One key question surfaced several times: "Just what do we mean by economic?" A minority argued that wind energy costs have already achieved parity with the conventional sources, but the wider view was that further work needs to be done to highlight the low external costs of wind and the monetary benefits associated with local generation. Utilities were generally reluctant to recognise this additional value, but Danish utilities, it appears, are quietly taking advantage of the higher value of wind in many rural locations.
On several issues, it was interesting to observe cultural differences in outlook between mainland Europe and the British Isles (and the United States), where electricity production and distribution is privatised. In Britain wind farm grid connection costs are the responsibility of the individual wind farm developers. In Denmark, however, these costs are effectively shared amongst all electricity consumers. This goes some way to explaining apparent differences in cost between installations in Britain and in Denmark.
Again, when the notion of green pricing (where consumers voluntarily pay extra for renewable energy ) was raised it received support from the British and American representatives, but was roundly condemned by the Dutch as being elitist and divisive -- only the affluent few would be able to afford to pay extra for electricity from renewable energies.
The all important session on external costs was introduced by three keynote speakers. Anil Markanbya from the Harvard Institute for International Development provided a clear and well structured review of the philosophy and background to the external costs debate which included comparisons between estimates for Britain and Germany. This was complemented by a more detailed analysis for Denmark by a team from the Risø national laboratory. The third speaker, Mr P Bezroukikh from the Ministry for Fuel and Energy in Moscow, reviewed the developing interest in wind energy in Russia, a paper perhaps more suited to the "national programmes" session.
After five hours of papers and discussions a general consensus emerged. Despite the uncertain nature of some aspects of external costs, the various studies yielded reasonably consistent figures for the effects associated with health and damage to crops, forests and fisheries. There was less agreement on effects associated with global warming -- at least partly because global warming itself is a topic of intense uncertainty. On the question of internalising external costs -- reflecting them in energy pricing -- a cultural divide again emerged. In Denmark, external costs are already firmly established in energy pricing whereas, at the other end of the spectrum, there seemed little prospects for them being accepted in Britain. The recent rather clumsy and highly unpopular decision to impose sales tax on domestic UK electricity was seen as a missed opportunity. One suggestion made was that European Union energy taxes should be settled by majority vote.
It was noted that some internalisation of external costs already occurs. Any new coal plant built in Europe, for example, will need to be fitted with flue gas desulphurisation which pushes up costs accordingly.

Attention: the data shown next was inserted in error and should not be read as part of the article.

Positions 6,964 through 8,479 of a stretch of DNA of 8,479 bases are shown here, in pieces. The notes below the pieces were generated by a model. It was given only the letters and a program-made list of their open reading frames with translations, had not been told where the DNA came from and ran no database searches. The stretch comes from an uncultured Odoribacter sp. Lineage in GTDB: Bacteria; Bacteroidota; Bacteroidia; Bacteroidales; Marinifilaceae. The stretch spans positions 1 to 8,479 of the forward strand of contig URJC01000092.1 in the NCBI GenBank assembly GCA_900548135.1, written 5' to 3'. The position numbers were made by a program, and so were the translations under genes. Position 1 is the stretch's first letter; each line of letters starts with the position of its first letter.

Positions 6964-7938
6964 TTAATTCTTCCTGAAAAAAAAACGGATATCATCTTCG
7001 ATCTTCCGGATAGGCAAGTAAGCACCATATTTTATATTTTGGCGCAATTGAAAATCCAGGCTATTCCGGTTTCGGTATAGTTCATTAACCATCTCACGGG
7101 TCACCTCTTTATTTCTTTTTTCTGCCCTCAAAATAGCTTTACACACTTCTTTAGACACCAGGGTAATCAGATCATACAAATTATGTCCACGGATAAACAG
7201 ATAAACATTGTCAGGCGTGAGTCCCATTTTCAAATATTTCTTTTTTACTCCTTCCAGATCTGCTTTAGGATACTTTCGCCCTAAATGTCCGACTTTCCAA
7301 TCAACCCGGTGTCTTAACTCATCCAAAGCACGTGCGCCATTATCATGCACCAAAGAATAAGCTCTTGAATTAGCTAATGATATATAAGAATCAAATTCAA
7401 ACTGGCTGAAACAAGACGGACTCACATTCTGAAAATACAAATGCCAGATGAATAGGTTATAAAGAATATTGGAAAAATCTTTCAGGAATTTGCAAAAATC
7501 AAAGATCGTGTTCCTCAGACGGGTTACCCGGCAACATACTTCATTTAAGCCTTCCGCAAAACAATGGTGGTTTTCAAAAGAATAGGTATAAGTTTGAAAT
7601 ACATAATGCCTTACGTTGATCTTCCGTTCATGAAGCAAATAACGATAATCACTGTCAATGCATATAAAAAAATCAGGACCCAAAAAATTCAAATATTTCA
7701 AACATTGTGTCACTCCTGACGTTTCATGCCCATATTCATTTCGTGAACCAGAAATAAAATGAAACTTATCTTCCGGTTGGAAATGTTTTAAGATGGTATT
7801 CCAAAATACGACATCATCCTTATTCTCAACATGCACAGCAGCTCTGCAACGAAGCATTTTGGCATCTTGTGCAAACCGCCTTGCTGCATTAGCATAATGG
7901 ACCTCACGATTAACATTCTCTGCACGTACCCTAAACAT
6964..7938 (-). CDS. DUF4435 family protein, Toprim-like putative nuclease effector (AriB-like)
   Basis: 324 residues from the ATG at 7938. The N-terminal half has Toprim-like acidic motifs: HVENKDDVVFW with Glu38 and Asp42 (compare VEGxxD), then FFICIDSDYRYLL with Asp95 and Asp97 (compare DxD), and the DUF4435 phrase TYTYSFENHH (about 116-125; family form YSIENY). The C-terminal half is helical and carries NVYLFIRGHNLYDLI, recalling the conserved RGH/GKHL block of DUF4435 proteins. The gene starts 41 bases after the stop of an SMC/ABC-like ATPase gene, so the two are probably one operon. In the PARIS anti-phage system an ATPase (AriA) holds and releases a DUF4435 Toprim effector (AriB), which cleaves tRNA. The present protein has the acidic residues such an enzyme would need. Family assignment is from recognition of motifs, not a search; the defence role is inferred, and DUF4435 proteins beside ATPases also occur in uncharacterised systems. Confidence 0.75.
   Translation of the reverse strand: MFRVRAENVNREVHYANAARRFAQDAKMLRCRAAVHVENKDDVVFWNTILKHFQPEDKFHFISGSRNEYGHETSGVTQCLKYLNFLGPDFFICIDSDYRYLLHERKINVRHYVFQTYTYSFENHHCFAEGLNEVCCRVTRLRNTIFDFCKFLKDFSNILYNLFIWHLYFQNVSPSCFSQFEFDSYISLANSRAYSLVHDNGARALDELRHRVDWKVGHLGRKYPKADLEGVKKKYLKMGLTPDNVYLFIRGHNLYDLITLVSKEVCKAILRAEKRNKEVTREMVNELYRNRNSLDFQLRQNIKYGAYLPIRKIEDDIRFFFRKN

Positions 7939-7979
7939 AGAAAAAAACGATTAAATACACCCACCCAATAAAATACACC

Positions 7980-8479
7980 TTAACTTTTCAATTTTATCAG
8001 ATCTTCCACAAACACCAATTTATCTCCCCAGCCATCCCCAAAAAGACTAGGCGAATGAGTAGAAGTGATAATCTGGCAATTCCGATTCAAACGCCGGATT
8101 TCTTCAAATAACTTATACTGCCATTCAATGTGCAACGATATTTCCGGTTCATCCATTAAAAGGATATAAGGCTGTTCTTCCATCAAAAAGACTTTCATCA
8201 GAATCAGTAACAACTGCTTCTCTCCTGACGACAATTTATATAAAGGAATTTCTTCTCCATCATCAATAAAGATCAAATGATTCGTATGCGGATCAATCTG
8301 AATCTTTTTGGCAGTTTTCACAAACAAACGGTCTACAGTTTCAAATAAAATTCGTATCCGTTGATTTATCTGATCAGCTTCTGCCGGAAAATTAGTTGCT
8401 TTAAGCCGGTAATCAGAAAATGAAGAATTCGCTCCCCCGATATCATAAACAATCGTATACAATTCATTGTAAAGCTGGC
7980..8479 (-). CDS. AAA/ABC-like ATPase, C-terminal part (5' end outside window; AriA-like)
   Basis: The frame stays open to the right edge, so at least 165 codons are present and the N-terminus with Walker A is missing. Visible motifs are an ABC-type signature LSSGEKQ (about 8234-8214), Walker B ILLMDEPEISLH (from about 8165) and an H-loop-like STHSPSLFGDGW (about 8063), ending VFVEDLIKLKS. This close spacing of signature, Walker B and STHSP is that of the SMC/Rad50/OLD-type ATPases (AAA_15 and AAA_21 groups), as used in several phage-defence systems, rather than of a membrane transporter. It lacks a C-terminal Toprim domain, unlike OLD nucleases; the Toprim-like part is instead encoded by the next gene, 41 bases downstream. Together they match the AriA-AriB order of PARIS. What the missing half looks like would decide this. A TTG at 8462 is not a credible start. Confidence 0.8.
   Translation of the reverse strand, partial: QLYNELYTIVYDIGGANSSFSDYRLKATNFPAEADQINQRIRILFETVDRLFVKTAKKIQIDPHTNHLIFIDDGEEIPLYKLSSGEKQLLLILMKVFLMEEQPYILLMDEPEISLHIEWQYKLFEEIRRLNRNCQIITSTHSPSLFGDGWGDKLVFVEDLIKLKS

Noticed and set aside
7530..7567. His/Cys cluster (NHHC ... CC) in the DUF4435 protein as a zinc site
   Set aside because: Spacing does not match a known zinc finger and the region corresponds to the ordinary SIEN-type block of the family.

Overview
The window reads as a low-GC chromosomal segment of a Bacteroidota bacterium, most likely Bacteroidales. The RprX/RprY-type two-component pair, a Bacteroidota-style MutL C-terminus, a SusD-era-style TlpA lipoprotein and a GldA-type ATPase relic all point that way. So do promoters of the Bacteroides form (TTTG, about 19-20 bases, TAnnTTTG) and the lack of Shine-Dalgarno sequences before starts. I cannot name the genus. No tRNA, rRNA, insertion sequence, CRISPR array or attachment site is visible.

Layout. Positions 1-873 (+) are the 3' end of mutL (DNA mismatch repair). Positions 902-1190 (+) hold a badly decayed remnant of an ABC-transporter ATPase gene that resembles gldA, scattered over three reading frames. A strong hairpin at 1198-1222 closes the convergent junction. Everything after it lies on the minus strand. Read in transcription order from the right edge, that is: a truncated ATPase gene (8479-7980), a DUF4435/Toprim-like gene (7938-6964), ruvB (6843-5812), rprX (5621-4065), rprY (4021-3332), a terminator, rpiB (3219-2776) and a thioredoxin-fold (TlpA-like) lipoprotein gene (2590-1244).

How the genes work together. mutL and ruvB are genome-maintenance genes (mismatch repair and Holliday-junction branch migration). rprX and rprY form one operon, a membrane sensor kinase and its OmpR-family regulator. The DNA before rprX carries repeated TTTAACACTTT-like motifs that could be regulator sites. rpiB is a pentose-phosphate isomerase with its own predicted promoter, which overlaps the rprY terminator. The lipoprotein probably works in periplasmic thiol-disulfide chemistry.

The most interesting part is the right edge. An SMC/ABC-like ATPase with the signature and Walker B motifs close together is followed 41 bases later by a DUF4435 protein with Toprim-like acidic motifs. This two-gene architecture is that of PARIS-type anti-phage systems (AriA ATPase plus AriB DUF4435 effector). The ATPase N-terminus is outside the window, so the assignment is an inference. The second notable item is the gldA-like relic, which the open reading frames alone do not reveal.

Driving down prices
Although Britain came in for criticism for its attitude to carbon taxes, it was recognised that the competitive nature of the Non Fossil Fuel Obligation had driven down prices. Several speakers made the point that one of the best ways of bringing down wind prices was to ensure continuity in development, as improved production techniques consistently brought prices down in all technologies. The further benefits to be gained were variously estimated at between 15% and 30%.
A warning note was sounded, however. There may be too many wind turbine manufacturers chasing too few orders and some shake out in the industry may be inevitable. Other areas where it was expected cost reductions would be achieved were through improved control systems and further development of direct drive (gearless) machines. There was some uncertainty, however, as to the benefits to be derived from the continued development of larger machines. It was argued that operation and maintenance costs might rise since there were difficulties bringing equipment to lift the heavier nacelles and blades, particularly in remote (but very windy) locations in Scotland and Ireland.
Chris Flavin, from the US Worldwatch Institute discussed possible moves away from large centralised electricity supply systems towards the use of smaller power sources, even to the extent of individual houses being equipped with fly wheels to smooth the output from their renewable power sources. Meantime, a lengthy discussion on the market for stand alone wind diesel systems identified large market opportunities, mostly in China and the developing world.
When it came to discussing overall strategy the wind energy community should encourage politicicans to think globally, said David Lindley of Britain's National Wind Power. This would ensure that considerations such as external costs were properly reflected in cost/benefit analyses. It would also correct imbalances between the vast expenditures on defence and the far more modest expenditures on energy research.